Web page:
Lex Luthor is the perfect Superman villain, and for some reason, they opted not to do a Lex Luthor. On a couple of the playsets—like Hall of Justice—Lex Luthor is pictured. They planned on making him, but I think the major reason why he wasn’t made was that he wasn’t too much like a supervillain for them. He was just a bald guy. There actually was an 8” figure designed, though. What they did was, they took that Lex Luthor head and just made it bigger to fit the 12” body [and used it as Muhammad Ali’s opponent] Lightning Lefty.

TF: What’s the story with the Dr. Strange doll?
When they came out with a “Dr. Strange” movie, around 1978, Mego got the rights to do a figure of it. When it didn’t get picked up as a new TV series, the figure was shelved. In 1982, Mego had a fashion line called Jordache, based on the jeans. That Dr. Strange head became the male fashion doll. I actually have the male fashion doll and the way Mego was planning on issuing him as Dr. Strange. It’s kind of a rough thing, not something that would’ve been sold in the store, but it’s Dr. Strange. I got that from this guy who did the package artwork for Mego. But it’s so funny when you see the two. You just wanna say, “Poor Dr. Strange.”

TF: And what about the 12” Captain America doll? His head’s enormous!
If you look at the 12” Captain America, his head is put on the wrong body. Mego had two different 12” bodies: a really bulky one and a skinny body. The Captain America head was supposed to be on the bulky body, but they screwed up the production and put it on the skinny body. So it’s oversized. But they never changed it; no one really cared. [Laughs]

TF: What causes Mego Molt, a condition where the paint seems to melt off a figure’s head?
Mego Molt basically affects the 12” figures, the ones produced after 1979. To save money, Mego started using inferior vinyl in their manufacturing plants and the dye. Whatever they used in that type of paint just did not, on a chemical level, bond very well with the really bad vinyl. When the figure would come off the assembly line, the pigment and face colors would start to melt, literally the next day. But Mego didn’t care, they still shipped the figures. It basically happens to the 12” figures—Star Trek: The Motion Picture, Buck Rogers, The Black Hole. It also happens on the 8-inchers made after 1979, the worst one being Ponch from CHIPs.

TF: Do you have any tips on storing or displaying your figures?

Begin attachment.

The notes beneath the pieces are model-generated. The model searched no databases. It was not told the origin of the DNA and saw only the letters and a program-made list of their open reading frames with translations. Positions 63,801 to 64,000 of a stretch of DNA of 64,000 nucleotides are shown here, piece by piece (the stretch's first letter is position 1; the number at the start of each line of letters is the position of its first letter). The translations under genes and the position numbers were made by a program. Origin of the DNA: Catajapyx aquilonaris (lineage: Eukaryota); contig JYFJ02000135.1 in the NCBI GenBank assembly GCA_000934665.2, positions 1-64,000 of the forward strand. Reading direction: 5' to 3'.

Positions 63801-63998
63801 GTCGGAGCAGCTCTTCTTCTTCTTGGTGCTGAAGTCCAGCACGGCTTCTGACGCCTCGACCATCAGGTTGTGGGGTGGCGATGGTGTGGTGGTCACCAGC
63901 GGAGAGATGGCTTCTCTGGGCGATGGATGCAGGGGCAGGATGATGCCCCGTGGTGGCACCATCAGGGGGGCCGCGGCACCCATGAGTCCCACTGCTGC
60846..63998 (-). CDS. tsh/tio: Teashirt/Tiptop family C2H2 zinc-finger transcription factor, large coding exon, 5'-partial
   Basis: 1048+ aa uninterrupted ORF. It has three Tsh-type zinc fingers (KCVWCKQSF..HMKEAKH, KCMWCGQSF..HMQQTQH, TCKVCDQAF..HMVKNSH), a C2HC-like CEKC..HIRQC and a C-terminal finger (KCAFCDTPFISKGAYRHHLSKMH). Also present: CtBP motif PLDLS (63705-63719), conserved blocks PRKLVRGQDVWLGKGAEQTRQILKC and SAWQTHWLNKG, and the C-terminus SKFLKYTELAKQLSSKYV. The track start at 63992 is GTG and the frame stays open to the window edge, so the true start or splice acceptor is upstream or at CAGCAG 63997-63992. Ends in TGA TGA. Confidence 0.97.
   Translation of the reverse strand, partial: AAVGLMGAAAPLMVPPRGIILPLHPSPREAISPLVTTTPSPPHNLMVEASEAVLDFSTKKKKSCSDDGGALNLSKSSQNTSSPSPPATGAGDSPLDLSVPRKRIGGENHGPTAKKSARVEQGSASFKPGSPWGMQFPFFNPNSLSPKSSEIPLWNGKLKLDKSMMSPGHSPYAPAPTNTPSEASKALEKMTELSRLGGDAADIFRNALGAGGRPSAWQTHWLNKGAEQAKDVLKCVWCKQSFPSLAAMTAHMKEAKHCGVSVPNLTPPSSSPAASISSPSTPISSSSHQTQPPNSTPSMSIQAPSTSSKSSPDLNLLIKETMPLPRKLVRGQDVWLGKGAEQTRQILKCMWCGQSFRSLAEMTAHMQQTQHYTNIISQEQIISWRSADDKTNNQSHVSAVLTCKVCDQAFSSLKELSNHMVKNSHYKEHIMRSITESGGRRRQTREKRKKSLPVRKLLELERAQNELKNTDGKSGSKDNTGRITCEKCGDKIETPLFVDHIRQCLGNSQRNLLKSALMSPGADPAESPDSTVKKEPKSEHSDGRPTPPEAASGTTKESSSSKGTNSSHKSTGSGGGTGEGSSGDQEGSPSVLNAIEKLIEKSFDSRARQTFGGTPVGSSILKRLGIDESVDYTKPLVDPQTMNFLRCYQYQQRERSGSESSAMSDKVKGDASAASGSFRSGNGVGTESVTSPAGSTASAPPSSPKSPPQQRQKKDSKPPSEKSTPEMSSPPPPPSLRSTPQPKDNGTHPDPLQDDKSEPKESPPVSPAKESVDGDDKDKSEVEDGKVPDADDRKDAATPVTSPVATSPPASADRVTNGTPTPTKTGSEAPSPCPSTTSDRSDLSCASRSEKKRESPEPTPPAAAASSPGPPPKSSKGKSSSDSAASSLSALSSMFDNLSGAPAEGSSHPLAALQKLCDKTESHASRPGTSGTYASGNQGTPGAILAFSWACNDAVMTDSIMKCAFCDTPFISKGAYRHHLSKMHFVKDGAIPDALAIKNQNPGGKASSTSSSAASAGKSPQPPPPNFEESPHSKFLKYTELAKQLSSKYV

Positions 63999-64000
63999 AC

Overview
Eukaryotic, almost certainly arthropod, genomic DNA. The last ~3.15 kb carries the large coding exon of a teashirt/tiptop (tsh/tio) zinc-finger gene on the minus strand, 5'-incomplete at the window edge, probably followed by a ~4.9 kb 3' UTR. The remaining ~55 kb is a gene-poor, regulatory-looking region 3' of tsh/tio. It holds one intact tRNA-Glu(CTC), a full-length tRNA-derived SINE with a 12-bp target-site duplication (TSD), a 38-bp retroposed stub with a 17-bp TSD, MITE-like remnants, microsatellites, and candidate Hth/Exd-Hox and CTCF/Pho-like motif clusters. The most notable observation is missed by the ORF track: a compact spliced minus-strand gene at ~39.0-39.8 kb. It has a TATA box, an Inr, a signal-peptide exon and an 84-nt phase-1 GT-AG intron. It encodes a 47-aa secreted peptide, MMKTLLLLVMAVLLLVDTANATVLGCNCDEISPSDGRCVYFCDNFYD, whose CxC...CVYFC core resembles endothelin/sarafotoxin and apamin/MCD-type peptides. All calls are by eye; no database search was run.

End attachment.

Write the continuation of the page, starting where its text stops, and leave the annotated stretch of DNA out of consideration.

The Mego figures themselves can be displayed anywhere. The problem with them, though, is they don’t do good in sunlight or moisture areas. A damp basement or an attic that’s gonna get very hot in the summer is not very good for them. It will affect the joints—they might become brittle and break. The problem with damp basements is that [the figures and costumes] can get moldy. And this has all happened to me.

TF: So why were Megos so darn popular?
Mego covered all the bases: superheroes, Planet of the Apes, Star Trek and the hottest licensing. And they were the dominant toy maker. If you had gone to Toys R Us in the late ‘70s, a good 60% of the toy aisle would’ve been Mego. Their prices were very good; no one could compete with them. Forgetting about G.I. Joe and Captain Action in the ‘60s, Megos were really the first true action figure. They were small—could fit into a kids pocket—completely jointed and cheap. And just because of who they got as a license, kids could have Spider-Man, Superman and Captain Kirk. All those different factors contributed to their big success.

TF: So what happened? Did Star Wars kill them?
They were offered Star Wars, but science fiction was dead in the ‘70s. The last [sci-fi] hit was probably “Planet of the Apes.” Mego actually had the rights to do Logan’s Run. They actually made a couple of thousand, but didn’t have a place to store them, so rather than throw them in a dump, they just burned them. But when Star Wars was peddled around, they went to Mego first because they were king of the hill. Mego thought it looked very cheesy—some of the early [movie] stills didn’t look that great. So they went to Mattel and Hasbro, and ultimately ended up at Kenner, who was a no-name company. But once the Star Wars figures broke out, it just blew the market away.

When Mego had gone to 8”, they killed the 12” format because they were able to produce 8” figures cheaper and make accessories more cost affective. And where Mego killed the 12” doll, the Star Wars 3 ¾ killed the 8” doll. So what Mego had done to its competitors in the early ‘70s, Kenner did to Mego in the late ‘70s.

Mego was so mad about Star Wars killing them, that they bought the rights to almost every major production. Mego put all their money into Buck Rogers, the Black Hole, Star Trek: The Motion Picture, even James Bond. And everything that came out bombed. They put so much money into the marketing and production of those figures that they never made it back. Everything they tried to do from Micronauts to Dukes of Hazzard, nothing could help them and they finally went out of business.

So what figures are you still looking for? What are your Holy Grails?
I’m looking for more prototypes. I do know that there are Logan’s Run figures out there. They weren’t all burned. There’s a Mego Ultraman figure that came out in the early ‘70s, which I have people in Japan searching for me. And I’m looking for the Dodge City playset for the 8” Western figures. I don’t wanna tell you anymore, because then other people are gonna look for them.